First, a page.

Page last updated at 17:51 GMT, Friday, 13 February 2009

Inquiry into fire on Virgin plane

Virgin Atlantic planes
The fire broke out on a Virgin Atlantic plane en route to Chicago

Irish air accident investigators have said they uncovered potentially dangerous problems in some Virgin Atlantic passenger jets.

They were looking into why a fire broke out on a plane which made an emergency landing at Shannon airport last month.

In a preliminary report, the investigators found there were problems with wiring on the plane.

Virgin Atlantic said:"A few minor issues were found and were immediately rectified".

A total of 156 passengers and crew were on board the Virgin Atlantic Airbus A340 en route from Heathrow to Chicago when a small fire broke out in a bin in the bar area of first class.

Crew members used fire extinguishers but they could not put the blaze out.

The captain declared an emergency and diverted to Shannon where the plane landed safely 30 minutes later.

It was not until the aircraft fully depowered that the fire was finally extinguished.

On Friday, air accident investigators (AAIU) published their preliminary findings into the incident.

They discovered that there were problems with electrical wiring in the bar unit of the plane which had been specifically adapted for the airline.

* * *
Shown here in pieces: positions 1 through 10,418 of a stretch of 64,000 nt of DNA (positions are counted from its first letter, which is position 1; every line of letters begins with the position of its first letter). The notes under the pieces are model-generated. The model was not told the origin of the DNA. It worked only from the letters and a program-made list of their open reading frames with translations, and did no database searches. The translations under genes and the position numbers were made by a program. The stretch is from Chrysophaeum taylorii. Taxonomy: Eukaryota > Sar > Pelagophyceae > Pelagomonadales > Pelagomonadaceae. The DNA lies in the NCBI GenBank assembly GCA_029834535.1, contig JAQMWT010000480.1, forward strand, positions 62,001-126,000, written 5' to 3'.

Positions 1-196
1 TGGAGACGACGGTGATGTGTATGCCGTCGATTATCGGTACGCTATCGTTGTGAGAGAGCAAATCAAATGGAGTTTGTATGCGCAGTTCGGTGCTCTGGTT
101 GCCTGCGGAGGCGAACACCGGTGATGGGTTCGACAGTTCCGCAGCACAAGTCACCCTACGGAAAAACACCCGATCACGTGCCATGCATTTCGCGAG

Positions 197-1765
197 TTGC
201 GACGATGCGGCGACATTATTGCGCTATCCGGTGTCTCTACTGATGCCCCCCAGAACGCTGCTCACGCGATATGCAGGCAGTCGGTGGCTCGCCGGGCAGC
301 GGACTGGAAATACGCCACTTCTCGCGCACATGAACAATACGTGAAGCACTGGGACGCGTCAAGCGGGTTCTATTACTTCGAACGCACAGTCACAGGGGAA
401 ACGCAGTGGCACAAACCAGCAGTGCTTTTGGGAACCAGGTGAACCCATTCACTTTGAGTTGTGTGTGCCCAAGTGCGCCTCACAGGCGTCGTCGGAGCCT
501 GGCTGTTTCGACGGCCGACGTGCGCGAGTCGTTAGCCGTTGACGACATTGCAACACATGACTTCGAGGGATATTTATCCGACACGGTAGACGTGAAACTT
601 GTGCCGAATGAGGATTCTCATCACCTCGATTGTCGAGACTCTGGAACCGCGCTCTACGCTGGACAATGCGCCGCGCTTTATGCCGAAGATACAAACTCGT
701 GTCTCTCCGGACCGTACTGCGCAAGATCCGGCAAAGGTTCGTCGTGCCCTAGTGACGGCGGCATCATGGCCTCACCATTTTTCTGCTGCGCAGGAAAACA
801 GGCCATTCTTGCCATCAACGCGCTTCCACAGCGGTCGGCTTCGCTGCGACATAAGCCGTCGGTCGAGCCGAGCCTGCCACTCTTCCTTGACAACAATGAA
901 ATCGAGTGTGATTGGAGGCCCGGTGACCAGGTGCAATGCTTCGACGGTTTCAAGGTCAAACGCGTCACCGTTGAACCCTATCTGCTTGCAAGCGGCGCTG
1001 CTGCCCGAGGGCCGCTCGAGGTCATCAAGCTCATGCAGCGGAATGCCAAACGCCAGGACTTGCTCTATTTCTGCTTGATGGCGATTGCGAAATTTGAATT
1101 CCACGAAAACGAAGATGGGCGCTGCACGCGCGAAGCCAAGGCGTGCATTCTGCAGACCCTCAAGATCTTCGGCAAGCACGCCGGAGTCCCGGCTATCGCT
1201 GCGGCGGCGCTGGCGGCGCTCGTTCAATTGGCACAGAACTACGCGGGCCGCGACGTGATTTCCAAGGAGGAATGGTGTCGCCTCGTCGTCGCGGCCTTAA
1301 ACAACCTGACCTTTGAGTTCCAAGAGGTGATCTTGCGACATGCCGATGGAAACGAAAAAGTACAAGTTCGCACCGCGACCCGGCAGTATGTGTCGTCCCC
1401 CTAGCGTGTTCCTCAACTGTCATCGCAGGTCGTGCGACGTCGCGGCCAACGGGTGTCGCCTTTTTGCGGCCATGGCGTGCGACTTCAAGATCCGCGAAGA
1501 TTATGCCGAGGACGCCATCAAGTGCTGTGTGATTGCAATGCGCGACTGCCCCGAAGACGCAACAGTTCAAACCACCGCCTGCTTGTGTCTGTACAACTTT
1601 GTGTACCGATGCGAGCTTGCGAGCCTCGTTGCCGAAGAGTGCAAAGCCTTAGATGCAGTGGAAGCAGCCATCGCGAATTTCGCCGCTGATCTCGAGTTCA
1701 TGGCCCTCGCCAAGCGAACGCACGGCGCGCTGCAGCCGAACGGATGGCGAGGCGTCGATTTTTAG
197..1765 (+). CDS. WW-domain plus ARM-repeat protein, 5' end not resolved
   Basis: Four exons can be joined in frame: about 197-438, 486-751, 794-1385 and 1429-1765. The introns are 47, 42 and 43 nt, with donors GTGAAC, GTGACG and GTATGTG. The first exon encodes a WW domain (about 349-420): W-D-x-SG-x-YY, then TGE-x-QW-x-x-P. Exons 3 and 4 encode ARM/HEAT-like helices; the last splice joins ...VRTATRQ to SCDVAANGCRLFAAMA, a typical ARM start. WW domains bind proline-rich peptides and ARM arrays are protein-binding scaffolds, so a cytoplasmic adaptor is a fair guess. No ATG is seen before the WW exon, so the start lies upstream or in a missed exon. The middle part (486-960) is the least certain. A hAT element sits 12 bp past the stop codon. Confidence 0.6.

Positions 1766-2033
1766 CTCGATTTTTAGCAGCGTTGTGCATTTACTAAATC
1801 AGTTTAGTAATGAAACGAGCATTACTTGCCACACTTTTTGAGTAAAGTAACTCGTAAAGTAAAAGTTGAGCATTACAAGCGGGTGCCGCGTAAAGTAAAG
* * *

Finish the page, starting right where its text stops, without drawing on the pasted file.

After the fire, Virgin Atlantic inspected a number of its Airbus A340-300 and A340-600 and discovered "that a number of these aircraft also had problems relating to missing covers, rail screws and cable routing".

The report said investigators are continuing to look at other issues including why the crew found the fire so difficult to put out.

Virgin Atlantic said it immediately launched an investigation and a thorough inspection of its aircraft in full co-operation with the AAIU after the incident.

"The installation of the bar was carried out in accordance with all relevant regulations," a spokesman for the company said.

"Virgin Atlantic continues to assist the AAIU in their investigation and looks forward to the full report with interest."

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